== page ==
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  • Published: New York : Simon & Schuster, 2017.
  • Year Published: 2017
  • Description: 310 pages ; 22 cm
  • Language: English
  • Format: Book

ISBN/Standard Number

  • 9781501169359
  • 1501169351

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The bright hour : a memoir of living and dying

by Riggs, Nina.

There are no copies available and 80 requests on 8 copies

Where To Find It

Call number: 362.196 Ri

Westgate call number: Adult Book / Nonfiction / Self-Help / Death & Grief / Riggs, Nina, 362.196 Ri

Additional Details

"Built on her wildly popular Modern Love column, 'When a Couch is More Than a Couch' (9/23/2016), a breathtaking memoir of living meaningfully with 'death in the room' by the 38 year old great-great-great granddaughter of Ralph Waldo Emerson, mother to two young boys, wife of 16 years, after her terminal cancer diagnosis"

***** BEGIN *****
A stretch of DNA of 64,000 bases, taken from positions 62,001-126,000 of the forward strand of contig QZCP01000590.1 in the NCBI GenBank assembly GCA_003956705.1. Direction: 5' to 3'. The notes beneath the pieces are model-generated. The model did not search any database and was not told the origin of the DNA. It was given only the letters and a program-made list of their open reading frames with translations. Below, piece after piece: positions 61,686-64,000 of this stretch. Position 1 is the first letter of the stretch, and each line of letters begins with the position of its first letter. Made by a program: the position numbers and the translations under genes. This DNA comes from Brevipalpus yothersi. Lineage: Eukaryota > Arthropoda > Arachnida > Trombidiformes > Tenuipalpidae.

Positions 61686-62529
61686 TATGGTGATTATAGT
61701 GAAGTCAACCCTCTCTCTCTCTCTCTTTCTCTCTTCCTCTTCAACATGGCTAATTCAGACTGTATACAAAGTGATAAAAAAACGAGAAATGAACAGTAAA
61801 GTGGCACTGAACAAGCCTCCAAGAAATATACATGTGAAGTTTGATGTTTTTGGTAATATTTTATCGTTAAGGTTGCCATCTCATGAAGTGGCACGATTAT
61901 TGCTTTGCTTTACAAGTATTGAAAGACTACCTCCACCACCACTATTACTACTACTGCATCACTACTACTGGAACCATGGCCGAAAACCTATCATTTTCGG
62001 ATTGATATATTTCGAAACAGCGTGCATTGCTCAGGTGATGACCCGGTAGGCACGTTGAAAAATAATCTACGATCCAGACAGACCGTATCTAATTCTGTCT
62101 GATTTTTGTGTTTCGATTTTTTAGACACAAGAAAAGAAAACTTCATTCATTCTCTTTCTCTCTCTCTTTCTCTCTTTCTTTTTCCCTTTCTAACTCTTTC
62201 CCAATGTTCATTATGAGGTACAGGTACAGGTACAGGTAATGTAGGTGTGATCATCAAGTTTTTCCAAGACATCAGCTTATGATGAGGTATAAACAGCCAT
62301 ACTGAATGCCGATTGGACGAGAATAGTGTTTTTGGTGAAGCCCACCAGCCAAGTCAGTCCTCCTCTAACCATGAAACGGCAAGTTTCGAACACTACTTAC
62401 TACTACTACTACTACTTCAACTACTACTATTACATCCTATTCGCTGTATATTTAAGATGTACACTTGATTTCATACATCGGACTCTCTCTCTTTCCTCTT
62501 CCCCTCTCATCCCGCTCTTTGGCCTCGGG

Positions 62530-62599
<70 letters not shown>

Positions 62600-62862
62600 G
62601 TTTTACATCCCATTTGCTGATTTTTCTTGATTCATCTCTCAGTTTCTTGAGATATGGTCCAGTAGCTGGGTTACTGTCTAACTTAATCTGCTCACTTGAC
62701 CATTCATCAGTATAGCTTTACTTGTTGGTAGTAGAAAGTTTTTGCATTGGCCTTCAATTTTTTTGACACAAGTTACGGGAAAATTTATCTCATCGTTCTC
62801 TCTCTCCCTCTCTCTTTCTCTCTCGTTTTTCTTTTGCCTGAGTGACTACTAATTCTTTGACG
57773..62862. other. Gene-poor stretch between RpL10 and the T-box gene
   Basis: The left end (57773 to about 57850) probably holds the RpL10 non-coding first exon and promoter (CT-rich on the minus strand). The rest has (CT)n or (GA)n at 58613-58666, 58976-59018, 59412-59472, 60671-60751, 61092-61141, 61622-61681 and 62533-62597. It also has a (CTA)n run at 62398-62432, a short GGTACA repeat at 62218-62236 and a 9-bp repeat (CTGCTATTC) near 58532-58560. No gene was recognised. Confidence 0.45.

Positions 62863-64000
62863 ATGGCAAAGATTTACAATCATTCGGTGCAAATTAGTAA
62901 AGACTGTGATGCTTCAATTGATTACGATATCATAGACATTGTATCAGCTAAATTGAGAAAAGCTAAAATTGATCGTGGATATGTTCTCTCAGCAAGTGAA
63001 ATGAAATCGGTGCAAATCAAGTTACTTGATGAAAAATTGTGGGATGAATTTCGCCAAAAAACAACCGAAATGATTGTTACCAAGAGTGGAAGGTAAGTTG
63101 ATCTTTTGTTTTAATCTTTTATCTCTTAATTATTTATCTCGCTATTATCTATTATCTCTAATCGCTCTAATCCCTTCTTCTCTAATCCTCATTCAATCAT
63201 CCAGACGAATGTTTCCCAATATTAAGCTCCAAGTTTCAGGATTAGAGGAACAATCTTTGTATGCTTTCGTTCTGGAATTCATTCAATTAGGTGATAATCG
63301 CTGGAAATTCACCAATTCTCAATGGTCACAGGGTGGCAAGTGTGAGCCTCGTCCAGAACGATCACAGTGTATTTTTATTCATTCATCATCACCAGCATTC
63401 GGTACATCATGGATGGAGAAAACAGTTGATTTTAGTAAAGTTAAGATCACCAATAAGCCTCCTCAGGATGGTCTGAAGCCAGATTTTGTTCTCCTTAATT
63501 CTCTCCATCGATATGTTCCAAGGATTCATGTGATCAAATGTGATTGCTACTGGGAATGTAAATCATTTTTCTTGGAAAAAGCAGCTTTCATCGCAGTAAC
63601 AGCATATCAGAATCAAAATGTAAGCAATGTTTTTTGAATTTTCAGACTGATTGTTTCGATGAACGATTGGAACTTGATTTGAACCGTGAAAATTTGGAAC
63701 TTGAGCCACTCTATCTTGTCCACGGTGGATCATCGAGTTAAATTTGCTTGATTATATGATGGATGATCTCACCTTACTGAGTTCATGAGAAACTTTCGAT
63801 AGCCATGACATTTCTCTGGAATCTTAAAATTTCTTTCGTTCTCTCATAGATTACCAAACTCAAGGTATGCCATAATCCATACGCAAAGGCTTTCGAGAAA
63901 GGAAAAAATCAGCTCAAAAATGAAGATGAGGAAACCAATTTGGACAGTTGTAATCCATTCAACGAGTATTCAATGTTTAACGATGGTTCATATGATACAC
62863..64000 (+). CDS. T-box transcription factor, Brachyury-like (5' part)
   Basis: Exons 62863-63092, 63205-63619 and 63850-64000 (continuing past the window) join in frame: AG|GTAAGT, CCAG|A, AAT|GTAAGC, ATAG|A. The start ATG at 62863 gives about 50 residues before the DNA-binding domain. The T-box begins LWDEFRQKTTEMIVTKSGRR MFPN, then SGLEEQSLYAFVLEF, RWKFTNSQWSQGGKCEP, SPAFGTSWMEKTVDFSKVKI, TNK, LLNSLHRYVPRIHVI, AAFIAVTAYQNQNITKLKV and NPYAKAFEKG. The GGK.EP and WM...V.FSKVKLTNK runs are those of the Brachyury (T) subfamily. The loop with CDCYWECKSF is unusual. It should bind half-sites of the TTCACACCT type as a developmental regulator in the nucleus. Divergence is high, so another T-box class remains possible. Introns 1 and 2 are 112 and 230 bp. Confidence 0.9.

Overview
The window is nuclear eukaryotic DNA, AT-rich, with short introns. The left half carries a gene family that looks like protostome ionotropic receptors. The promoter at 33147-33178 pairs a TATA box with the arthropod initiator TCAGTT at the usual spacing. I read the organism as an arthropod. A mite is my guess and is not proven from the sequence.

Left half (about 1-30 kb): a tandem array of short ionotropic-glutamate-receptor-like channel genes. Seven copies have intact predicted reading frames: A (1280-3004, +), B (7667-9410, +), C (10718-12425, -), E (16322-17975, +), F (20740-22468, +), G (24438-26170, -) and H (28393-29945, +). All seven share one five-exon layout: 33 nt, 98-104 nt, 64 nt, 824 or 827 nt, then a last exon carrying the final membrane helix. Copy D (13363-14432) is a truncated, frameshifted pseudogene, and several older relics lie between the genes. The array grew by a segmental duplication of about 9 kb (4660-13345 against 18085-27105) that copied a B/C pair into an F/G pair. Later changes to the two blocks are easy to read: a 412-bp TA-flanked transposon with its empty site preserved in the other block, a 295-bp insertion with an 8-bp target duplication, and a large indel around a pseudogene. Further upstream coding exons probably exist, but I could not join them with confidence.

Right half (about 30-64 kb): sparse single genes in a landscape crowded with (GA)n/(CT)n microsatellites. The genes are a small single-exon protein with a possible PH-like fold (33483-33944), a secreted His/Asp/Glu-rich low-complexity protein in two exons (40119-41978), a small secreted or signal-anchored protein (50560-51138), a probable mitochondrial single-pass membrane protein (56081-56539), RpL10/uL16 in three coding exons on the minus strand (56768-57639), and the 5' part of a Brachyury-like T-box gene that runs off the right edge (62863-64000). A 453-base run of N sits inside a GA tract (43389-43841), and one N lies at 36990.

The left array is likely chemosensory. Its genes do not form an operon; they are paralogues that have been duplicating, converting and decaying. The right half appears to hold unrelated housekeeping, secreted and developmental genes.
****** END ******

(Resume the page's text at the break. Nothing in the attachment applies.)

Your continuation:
"An exquisite memoir about how to live--and love--every day with 'death in the room, ' from poet Nina Riggs, mother of two young sons and the direct descendant of Ralph Waldo Emerson, in the tradition of When Breath Becomes Air. 'We are breathless, but we love the days. They are promises. They are the only way to walk from one night to the other.' Nina Riggs was just thirty-seven years old when initially diagnosed with breast cancer--one small spot. Within a year, the mother of two sons, ages seven and nine, and married sixteen years to her best friend, received the devastating news that her cancer was terminal. How does one live each day, 'unattached to outcome'? How does one approach the moments, big and small, with both love and honesty? Exploring motherhood, marriage, friendship, and memory, even as she wrestles with the legacy of her great-great-great grandfather, Ralph Waldo Emerson, Nina Riggs's breathtaking memoir continues the urgent conversation that Paul Kalanithi began in his gorgeous When Breath Becomes Air. She asks, what makes a meaningful life when one has limited time? Brilliantly written, disarmingly funny, and deeply moving, The Bright Hour is about how to love all the days, even the bad ones, and it's about the way literature, especially Emerson, and Nina's other muse, Montaigne, can be a balm and a form of prayer. It's a book about looking death squarely in the face and saying 'this is what will be.' Especially poignant in these uncertain times, The Bright Hour urges us to live well and not lose sight of what makes us human: love, art, music, words"

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